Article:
The opioid crisis: searching for solutions

Opioid death crisis and prescription painkiller addiction epidemic concept as an ekg or ecg monitor life flatline over pills as a medical addict problem as a 3D illustration elements.(Getty Images/iStockphoto/wildpixel)

This content is sponsored by the Addiction Policy Forum.

From densely populated cities to quiet rural towns, the opioid epidemic has ballooned into a daunting national crisis with shocking consequences.  More than 174 Americans die every day from overdoses, two-thirds of them due to opioids, and public health emergencies have been declared in several states including Maryland and Virginia.

As dealers mix heroin with increasingly powerful substances such as fentanyl, the death toll continues to climb relentlessly, and communities around the country are searching for answers.

To examine the opioid crisis, and highlight efforts to combat the worsening situation, WTOP hosted a comprehensive panel discussion featuring leaders from around the D.C. metro area.

The in-depth conversation explored ways in which federal policy makers, local law enforcement officials, addiction specialists and other experts can work in tandem to respond to the problem and help stem the tide of devastation.

Trends in the Opioid Crisis

When a product is killing people, other people suffering in the cycle of addiction flock to that product because they actually have a hope of getting high again instead of just keeping themselves from getting sick. It is a perverse consequence of the cycle of addiction.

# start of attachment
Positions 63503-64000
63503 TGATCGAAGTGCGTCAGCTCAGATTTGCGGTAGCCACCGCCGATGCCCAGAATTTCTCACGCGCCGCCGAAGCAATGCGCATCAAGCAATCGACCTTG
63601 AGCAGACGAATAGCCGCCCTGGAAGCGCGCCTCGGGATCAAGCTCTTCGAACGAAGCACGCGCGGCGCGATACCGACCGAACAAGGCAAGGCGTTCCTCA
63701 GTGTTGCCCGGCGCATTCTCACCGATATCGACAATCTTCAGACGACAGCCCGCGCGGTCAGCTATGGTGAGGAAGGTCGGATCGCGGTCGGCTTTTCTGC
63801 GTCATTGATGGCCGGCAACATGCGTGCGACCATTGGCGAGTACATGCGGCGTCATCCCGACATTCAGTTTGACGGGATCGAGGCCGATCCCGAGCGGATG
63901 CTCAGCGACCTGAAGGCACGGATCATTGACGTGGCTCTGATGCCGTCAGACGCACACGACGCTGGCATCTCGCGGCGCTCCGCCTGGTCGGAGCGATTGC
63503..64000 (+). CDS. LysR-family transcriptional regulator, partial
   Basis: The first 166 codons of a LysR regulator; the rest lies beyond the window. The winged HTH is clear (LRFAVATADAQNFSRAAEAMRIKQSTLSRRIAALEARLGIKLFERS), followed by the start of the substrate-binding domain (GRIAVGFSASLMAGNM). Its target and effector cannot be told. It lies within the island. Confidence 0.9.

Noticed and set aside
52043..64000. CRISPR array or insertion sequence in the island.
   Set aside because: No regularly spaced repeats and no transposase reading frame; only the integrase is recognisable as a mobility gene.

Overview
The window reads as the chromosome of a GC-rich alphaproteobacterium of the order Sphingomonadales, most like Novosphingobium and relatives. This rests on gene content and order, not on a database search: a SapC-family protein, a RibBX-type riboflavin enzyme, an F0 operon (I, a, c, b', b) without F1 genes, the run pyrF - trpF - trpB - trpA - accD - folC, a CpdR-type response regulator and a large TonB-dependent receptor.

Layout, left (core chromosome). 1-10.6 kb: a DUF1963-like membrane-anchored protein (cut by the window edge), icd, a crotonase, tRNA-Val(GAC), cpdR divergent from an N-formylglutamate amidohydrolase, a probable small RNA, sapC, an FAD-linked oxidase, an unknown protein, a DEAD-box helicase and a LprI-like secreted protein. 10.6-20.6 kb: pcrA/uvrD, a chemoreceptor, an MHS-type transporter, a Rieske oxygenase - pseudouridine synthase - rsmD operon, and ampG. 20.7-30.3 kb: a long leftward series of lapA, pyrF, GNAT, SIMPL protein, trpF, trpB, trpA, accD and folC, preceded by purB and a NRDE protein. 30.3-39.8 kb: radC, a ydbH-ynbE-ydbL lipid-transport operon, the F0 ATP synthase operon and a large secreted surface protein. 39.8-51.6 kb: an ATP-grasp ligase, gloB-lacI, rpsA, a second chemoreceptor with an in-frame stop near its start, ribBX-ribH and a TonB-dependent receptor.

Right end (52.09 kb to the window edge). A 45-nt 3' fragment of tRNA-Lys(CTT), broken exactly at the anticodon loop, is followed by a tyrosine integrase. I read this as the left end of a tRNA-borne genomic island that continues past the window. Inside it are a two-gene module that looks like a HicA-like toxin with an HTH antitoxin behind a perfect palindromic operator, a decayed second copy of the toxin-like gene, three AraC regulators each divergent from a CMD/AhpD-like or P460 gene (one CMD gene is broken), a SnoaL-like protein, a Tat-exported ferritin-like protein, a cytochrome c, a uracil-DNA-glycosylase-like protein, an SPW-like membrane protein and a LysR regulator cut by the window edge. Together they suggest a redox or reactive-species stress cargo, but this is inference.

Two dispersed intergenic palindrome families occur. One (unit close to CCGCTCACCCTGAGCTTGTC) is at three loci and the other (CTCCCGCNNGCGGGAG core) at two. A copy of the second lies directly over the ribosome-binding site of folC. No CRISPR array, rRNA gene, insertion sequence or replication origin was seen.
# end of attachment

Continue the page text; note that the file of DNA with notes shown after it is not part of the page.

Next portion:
Pain Management Alternatives

Most of the pills that we see inappropriately used come from acute pain. Sometimes those prescriptions are much too large and people end up with many left over that they share with family and friends. That's often the root of this problem, when there are just too many pills sitting in medicine cabinets able to be diverted to others.


We have to really change how we respond after a nonfatal overdose. How do we use that as an opportunity to engage treatment in the ambulance, with the police officer or with the emergency department physician? That has to be our highest priority.

Federal News Network Logo
Log in to your WTOP account for notifications and alerts customized for you.

Sign up